The alleged haunting of Savannah’s Sorrel-Weed house in Savannah’s beautiful historic district is well documented. Although the show and its members have been the subject of a lot of criticism in the field of paranormal research, Ronald Purser writes in the Sorrel-Weed House blog that Ghost Hunters, and its crew, TAPS recorded electronic voice phenomena (EVP) in the carriage house on the premises in which the spine-tingling voice of a woman is heard frantically yelling, “Get out…Get Out….Help me, my God, my God” and it was broadcast on Ghost Hunters’ 2005 Halloween episode (2005). A recording of this EVP is presented to people taking a tour of the Sorrel-Weed House and carriage house on the premises. The following is a first-person account of what transpired during my tour of the Sorrel-Weed House at night in October 2010 as part of “The Paranormal Tour” and descriptions of several strange images that I captured with my digital camera which are included in this article.
I won’t go into too much of a history of the house, leaving it instead to a wonderfully detailed article written by Carol Slater, but the Sorrel-Weed house has a tragic history. In summary, the house was built in 1840 for Francis Sorrel, whose wife jumped to her death from the upstairs balcony in 1861 (Slater, 2009). According to the current owner of the Sorrel-Weed House, Steven Bader in his response to another Ghost Tour operator Jamie Caskey, it is rumored that Francis Sorrel had an affair with a slave, and the slave allegedly took her own life in the carriage house where she lived, soon after Mrs. Sorrel’s suicide (2005). Whether Mrs. Sorrel committed suicide over the supposed affair or for some other reason, and whether the slave’s death was suicide or murder, is the subject of debate. Regardless, the carriage house, and basement and women’s parlor in the first floor of the Sorrel-Weed House are reportedly haunted, and the carriage house is where the previously mentioned EVP was taken.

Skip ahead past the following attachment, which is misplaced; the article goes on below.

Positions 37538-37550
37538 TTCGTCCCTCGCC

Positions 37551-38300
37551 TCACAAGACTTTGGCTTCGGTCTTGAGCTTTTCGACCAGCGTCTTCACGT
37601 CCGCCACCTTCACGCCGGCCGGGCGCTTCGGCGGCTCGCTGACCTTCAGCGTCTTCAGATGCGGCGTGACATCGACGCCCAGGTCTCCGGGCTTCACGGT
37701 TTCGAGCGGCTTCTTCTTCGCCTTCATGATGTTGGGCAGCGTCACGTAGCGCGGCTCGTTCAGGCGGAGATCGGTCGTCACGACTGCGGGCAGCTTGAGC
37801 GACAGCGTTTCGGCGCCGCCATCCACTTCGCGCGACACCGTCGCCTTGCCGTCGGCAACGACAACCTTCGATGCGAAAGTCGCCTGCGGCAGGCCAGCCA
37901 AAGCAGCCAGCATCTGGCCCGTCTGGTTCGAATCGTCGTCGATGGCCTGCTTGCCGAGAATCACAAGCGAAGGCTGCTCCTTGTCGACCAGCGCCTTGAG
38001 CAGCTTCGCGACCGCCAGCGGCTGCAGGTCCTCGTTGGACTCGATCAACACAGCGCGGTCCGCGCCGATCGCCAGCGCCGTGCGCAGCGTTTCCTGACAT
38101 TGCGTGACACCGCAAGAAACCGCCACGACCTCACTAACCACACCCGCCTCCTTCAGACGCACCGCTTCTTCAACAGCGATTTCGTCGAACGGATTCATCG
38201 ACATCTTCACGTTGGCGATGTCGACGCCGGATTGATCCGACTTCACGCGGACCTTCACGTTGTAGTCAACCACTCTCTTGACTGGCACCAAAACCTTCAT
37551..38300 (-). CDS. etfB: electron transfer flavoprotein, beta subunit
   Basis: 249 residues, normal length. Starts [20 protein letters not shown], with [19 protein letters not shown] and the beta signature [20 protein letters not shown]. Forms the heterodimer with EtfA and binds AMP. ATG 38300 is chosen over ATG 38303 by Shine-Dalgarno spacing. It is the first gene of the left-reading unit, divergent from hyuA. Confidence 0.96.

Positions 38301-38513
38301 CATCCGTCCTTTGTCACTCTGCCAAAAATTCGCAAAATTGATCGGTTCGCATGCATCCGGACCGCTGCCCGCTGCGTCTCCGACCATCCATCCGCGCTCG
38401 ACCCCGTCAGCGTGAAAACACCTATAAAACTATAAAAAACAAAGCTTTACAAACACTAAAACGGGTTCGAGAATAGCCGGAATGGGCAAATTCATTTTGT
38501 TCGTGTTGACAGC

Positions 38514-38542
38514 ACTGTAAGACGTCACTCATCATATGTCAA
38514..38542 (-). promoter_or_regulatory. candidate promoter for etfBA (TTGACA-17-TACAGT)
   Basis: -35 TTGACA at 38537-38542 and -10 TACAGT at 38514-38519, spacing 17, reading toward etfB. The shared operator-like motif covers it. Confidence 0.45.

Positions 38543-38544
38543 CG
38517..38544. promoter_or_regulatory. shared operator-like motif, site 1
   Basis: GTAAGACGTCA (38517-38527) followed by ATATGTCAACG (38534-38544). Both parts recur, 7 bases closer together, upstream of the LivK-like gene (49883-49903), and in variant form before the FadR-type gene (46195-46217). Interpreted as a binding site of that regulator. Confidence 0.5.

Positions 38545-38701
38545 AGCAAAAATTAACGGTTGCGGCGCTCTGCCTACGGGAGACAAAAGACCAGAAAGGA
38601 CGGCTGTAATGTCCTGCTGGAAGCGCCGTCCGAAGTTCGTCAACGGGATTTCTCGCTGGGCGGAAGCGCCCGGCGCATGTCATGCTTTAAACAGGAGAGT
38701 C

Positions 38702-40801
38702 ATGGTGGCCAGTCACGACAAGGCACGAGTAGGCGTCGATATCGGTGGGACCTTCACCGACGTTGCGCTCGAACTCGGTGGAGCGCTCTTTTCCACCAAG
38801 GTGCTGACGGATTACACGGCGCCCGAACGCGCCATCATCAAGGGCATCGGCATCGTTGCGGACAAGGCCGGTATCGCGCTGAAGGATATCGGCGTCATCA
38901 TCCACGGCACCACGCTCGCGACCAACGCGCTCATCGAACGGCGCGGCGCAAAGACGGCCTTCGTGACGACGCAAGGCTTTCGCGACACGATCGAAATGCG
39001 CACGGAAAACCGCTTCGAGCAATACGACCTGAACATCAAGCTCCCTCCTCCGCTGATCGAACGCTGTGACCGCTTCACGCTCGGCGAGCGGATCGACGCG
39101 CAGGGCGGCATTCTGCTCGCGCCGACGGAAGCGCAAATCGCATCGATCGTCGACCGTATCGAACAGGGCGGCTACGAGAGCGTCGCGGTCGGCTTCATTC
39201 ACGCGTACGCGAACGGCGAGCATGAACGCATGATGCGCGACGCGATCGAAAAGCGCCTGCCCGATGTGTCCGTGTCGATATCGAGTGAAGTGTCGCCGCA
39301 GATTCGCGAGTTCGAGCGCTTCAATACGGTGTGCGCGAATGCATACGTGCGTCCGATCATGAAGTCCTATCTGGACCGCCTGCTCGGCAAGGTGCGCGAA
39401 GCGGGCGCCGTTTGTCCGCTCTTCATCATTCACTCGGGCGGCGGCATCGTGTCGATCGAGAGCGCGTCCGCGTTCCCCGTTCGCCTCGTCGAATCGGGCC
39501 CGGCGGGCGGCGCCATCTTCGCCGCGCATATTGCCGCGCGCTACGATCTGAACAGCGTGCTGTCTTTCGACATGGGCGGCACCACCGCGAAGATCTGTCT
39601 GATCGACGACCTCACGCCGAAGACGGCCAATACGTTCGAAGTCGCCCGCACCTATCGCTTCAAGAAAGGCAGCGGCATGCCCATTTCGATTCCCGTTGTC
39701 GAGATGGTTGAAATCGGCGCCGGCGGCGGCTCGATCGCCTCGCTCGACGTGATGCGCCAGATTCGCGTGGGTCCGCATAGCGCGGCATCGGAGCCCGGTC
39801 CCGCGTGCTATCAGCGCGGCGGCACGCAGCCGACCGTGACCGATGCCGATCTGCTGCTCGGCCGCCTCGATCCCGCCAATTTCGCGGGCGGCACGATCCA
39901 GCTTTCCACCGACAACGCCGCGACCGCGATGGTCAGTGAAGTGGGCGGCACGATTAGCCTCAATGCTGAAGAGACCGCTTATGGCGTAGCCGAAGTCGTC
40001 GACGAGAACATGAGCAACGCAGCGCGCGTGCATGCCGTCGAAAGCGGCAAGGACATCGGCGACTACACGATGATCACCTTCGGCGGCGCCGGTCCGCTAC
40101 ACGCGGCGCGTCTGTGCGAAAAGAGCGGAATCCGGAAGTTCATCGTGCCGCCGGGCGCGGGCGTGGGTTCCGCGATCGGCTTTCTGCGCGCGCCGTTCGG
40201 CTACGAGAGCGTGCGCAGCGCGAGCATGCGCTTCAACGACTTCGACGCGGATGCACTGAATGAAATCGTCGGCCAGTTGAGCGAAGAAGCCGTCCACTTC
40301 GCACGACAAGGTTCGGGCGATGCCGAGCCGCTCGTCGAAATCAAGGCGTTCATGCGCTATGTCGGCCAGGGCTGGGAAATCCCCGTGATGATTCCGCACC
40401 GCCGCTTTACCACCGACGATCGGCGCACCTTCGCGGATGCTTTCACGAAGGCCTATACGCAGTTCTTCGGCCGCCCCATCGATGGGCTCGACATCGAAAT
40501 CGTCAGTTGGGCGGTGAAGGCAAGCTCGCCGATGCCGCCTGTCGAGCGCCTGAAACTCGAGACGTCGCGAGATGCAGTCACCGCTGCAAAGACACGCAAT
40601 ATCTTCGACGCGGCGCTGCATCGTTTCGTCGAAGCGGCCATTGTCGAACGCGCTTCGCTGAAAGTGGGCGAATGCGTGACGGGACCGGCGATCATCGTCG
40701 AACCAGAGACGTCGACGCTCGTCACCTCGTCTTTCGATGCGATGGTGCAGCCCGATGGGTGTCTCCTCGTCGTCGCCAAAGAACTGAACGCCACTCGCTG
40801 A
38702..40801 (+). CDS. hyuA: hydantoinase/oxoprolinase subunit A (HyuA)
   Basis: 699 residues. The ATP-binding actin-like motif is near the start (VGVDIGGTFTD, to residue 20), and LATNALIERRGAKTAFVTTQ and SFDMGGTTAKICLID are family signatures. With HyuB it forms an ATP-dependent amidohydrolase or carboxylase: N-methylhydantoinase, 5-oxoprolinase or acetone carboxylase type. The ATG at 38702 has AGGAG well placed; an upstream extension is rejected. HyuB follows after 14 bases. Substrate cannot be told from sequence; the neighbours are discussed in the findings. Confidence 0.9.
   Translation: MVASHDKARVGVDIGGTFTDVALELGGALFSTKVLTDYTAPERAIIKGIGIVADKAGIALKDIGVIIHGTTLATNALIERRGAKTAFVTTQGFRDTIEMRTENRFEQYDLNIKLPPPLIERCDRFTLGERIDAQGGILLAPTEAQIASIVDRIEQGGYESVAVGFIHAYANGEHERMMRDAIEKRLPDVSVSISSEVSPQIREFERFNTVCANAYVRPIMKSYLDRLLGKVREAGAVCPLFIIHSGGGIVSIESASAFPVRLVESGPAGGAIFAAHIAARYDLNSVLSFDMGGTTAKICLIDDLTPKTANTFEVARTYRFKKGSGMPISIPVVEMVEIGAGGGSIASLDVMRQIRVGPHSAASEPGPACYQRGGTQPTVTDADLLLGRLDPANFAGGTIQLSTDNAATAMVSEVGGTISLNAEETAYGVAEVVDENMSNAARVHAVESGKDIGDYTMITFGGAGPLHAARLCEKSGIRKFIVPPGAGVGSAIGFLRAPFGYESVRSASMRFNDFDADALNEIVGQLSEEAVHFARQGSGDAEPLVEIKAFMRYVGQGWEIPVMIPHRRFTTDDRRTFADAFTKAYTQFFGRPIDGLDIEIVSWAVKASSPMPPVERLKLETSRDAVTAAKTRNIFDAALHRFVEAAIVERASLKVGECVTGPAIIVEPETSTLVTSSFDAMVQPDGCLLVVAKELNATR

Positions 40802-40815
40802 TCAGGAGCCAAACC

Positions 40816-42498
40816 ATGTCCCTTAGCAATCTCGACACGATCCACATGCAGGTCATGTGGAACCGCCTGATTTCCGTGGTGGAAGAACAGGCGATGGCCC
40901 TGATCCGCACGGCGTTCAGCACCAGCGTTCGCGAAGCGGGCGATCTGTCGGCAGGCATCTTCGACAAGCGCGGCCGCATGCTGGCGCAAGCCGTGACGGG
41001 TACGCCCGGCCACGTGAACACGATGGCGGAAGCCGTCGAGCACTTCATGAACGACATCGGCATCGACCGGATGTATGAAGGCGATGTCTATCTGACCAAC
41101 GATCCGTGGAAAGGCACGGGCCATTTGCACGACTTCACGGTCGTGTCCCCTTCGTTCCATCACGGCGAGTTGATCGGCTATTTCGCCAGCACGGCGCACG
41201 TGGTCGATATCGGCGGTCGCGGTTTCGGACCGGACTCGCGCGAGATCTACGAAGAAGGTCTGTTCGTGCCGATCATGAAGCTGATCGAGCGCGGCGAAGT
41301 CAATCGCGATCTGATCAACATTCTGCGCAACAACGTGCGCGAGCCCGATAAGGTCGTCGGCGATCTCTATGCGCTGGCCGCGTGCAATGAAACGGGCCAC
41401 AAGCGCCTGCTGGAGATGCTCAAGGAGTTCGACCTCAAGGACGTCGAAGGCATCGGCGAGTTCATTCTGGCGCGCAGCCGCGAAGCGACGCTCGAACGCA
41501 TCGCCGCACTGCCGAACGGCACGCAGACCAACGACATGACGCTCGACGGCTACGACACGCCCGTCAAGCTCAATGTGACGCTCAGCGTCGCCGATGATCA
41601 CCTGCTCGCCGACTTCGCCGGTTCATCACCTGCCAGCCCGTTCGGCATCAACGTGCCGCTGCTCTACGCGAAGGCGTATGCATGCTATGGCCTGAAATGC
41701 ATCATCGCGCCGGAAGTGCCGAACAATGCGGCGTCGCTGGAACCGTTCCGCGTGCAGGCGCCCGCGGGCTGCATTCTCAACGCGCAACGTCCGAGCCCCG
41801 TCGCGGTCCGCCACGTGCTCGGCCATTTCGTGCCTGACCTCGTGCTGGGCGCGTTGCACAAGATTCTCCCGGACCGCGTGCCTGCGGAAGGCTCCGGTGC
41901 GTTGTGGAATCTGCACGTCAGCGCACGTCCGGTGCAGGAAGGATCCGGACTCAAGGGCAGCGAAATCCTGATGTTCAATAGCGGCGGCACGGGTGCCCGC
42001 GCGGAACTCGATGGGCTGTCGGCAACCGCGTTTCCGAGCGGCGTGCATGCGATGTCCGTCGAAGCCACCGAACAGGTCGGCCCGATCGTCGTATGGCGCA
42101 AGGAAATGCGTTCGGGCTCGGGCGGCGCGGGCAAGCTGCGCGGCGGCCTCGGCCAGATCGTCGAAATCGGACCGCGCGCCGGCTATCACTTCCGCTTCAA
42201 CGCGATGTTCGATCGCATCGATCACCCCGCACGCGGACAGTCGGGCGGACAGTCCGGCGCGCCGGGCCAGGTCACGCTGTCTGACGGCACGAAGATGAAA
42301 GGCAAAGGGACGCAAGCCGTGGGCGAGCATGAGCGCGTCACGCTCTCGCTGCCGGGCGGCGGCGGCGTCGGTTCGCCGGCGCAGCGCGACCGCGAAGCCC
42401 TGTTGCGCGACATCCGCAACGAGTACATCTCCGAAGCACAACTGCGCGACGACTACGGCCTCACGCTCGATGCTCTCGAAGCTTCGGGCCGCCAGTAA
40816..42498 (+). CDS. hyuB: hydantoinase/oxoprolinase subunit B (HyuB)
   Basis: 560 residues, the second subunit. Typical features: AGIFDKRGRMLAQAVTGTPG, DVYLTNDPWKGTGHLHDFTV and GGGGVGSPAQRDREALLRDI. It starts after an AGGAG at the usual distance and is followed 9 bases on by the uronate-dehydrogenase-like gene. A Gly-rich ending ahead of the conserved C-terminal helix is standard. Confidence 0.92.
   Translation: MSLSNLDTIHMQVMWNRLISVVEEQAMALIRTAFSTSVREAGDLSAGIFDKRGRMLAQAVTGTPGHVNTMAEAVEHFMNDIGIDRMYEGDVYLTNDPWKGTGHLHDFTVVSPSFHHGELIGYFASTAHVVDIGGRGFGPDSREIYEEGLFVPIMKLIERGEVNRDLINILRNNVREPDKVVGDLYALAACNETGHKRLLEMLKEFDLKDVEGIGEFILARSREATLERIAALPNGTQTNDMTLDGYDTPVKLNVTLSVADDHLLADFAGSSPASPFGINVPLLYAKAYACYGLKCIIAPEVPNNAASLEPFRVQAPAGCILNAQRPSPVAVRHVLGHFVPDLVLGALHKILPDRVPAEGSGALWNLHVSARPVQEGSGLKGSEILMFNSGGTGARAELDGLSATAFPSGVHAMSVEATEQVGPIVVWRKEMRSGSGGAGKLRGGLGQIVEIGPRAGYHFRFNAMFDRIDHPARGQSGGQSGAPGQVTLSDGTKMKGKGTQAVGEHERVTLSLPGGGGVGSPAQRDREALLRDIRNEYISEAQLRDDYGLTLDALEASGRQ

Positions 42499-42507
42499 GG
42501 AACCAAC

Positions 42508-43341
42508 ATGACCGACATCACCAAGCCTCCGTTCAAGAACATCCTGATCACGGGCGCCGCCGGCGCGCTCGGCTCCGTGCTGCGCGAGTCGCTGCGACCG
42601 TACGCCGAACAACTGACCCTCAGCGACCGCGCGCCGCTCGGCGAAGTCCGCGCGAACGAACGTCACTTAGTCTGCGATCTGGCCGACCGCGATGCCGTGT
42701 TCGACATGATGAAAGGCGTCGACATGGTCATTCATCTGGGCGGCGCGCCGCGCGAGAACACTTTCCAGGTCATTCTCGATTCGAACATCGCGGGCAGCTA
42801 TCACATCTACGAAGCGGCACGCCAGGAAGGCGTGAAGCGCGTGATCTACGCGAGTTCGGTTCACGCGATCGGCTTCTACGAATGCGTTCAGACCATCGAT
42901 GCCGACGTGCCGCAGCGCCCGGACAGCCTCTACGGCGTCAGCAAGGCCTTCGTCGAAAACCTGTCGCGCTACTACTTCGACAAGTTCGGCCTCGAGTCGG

Our tour began in a nearby Colonial Cemetery, and Bradley, our guide on The Paranormal Tour, had interesting stories about the cemetery and the city’s early burial methods. He was very entertaining and kept the audience captivated. His tails of bodies being dug up along the street and playground we were standing in, due to older burials far outside of the cemetery boundaries was downright creepy! It was dusk, and we didn’t stick around the cemetery for long before heading to the Sorrel-Weed House.
The Paranormal Tour is advertised as being the only ghost tour that guides people through the Sorrel-Weed house and the carriage house (2010). Not wanting to come into the house with preconceived notions or expectations of what I would encounter, I specifically avoided any research of the Sorrel-Weed house prior to taking the tour. We began our tour in the carriage house, where we were led upstairs and surrounded a television screen where we were shown the footage from Ghost Hunters’ Halloween episode and got to hear the EVP. The crowd noticeably shuddered when we heard her frantic cries. Other findings were presented, and then, it was off to the slave woman’s bedroom.
Though it felt rather kitschy, I rented an electromagnetic frequency (EMF) detector for a dollar and it went off several times in the room, recording electronic magnetic frequencies near the middle of the room and away from obvious sources. I don’t regard EMF readings as being conclusive evidence of paranormal activity, as there could be a number of causes for them. However, paired with a bizarre photograph in the room, that I have included in this article as “Carriage House – Bedroom” in which it almost appears as though my digital camera had a “double exposure” reminiscent of the sort of bad photo you could get with an older film based camera when you forget to advance the film after taking a photo, it made me wonder. I didn’t really feel any odd temperature or pressure changes often reported with ghostly encounters, although the creepy EVP recording we listened to was certainly weighing on peoples’ minds. After a couple of minutes in the upstairs bedroom of the carriage house, we left for our next macabre destination – the location of Mrs. Sorrel’s demise.